The Mustache Petes of yesteryear and the classic goombata that predominated for much of the postwar period by now are woven into the fabric of American popular culture. Beginning with the mass commercial breakthrough of writer Mario Puzo (The Godfather) at the end of the 1960s, Italian American writers such as Nicholas Pileggi and more recently David Chase (DeCesare) – creator of the critically acclaimed The Sopranos – have built careers portraying co-ethnic kinsmen within the criminal underworld.

Though the subjects of his books is varied, ranging from reportage on contemporary American sexuality to a study of his former employer the New York Times, the estimable Gay Talese has drawn deeply from his Italian American heritage. He drew upon such existential knowledge in crafting his profile of Salvatore Bill Bonanno, which in turn inspired an autobiography by his father, the famed godfather Joseph Joe Bananas Bonanno.

Films of operatic proportions by Francis Ford Coppola and Martin Scorcese stand collectively as the romantic epitaph for a heroic era now gone. Today, individuals such as Rudy Giuliani (his family past connections notwithstanding), Nancy Pelosi, or Janet Napolitano exemplify the era of the assimilated Italian American that serve the interests of the State as political insiders.

Lest organized crime be understood as being in permanent decline, however, former New York Times reporter Selwyn Raab concludes his nearly 800-page best-selling account of the Five Families by raising the possibility for revitalization and renewal with the arrival of ambitious Asian and Latino immigrants.⁹ Currently, the dean of Italian American true crime writers is Gus Russo. His research skills concerning political assassination and state-level criminality helped shape Who Was Lee Harvey Oswald (1993) as part of the peerless PBS Frontline investigative documentary series founded by David A. Fanning.¹⁰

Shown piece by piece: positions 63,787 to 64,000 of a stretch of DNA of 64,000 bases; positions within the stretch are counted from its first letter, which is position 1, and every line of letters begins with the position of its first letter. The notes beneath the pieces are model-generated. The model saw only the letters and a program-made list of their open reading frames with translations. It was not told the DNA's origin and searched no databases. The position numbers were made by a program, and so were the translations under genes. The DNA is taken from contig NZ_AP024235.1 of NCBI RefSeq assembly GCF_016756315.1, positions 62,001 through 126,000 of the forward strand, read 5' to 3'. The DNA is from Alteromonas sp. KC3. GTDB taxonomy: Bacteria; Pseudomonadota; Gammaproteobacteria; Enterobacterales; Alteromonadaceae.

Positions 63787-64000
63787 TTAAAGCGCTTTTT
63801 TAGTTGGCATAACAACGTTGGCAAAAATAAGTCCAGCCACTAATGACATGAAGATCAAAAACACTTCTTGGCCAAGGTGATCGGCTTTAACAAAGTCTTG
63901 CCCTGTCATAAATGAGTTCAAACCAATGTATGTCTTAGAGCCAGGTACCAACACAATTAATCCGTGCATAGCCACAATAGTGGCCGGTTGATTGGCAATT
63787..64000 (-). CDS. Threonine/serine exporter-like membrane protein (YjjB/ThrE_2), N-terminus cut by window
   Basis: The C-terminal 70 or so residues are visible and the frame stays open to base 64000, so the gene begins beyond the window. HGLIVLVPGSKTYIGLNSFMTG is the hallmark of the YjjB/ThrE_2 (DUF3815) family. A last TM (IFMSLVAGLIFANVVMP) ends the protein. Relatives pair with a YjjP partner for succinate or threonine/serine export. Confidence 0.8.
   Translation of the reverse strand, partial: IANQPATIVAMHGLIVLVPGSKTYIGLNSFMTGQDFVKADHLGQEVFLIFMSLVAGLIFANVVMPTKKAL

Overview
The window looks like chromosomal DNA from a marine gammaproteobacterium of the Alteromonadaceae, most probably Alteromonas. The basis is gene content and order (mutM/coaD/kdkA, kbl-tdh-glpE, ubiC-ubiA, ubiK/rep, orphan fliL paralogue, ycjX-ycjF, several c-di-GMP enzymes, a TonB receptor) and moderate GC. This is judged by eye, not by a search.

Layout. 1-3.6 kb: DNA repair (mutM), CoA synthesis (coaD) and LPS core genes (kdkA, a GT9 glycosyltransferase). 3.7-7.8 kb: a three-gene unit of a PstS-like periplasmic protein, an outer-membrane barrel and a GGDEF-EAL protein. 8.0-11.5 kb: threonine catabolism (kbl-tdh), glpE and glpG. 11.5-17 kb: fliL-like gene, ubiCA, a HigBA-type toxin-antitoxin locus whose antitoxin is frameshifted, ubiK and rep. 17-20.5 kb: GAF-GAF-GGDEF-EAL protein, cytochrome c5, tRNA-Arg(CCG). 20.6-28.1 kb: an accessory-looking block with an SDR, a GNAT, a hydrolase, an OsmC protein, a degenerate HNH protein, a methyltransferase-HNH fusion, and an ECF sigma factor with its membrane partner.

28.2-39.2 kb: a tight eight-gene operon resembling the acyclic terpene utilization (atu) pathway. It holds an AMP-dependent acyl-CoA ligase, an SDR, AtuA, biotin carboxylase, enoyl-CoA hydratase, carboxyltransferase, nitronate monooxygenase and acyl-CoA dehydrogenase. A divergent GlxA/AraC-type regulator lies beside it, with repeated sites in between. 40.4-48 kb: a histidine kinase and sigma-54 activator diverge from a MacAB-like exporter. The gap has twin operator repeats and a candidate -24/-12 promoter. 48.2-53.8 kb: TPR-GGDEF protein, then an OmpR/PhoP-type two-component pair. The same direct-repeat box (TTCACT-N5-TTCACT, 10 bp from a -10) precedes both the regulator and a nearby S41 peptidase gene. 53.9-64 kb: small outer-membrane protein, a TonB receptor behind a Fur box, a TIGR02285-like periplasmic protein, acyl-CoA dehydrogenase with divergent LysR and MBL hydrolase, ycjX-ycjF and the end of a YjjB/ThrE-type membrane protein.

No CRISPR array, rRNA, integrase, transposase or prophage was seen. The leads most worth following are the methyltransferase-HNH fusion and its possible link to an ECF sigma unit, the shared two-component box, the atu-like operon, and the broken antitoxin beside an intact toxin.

Independent writer Charles Bowden has written lyrically of the brutality and carnage inspired by drug war rivalries and gun-running operations that have become pervasive in many communities of the American Southwest.¹¹ The undeclared war and underreported systemic violence along the porous US-Mexico border where approximately 40,000 people have been murdered in drug-related violence since 2006 (according to the Council on Foreign Relations) is the manifestation of the robust state-level drug trade that bears more than superficial similarity to that once administered by the East India Company.¹²

Government agencies under US Atty. General Eric Holder have been accused of supplying weapons to Mexican drug cartels through the gun-walking operation code-named Fast and Furious. As Bowden argues, the US-Mexico borderlands violence has less to do with ethnicity than destructive globalist economic policy initiatives such as the North American Free Trade Agreement (NAFTA). Moreover, the US-Mexico war on drugs fills the coffers of the banking establishment that is the ultimate beneficiary of a profit-system which, as historian Carl A. Trocki has documented, was pioneered by Anglo-American trading companies throughout much of Asia beginning in the mid-eighteenth century.¹³

The first family of Asian America – which independent historian Sterling Seagrave titled the Soong Dynasty – accumulated a healthy portion of its wealth through the robust international trade in opium.¹⁴ They are given extended treatment in Chapter Three. One member of the clan in particular, Mei-ling Soong (Madame Jiang Jieshi), perhaps out of misplaced ethnic pride has been credited with advancing the lives of Chinese Americans by her having challenged orientalist assumptions concerning race and the status of the new women and race-based while successfully negotiating whiteness.¹⁵ By drawing upon research resources and material that largely has gone ignored within this academic specialty, however, startling and revelatory historical connections are revealed that hopefully will inspire a new level of intellectual honesty in future scholarship. The immature phase of heroic ethno-nationalist narrative in Asian American Studies is over.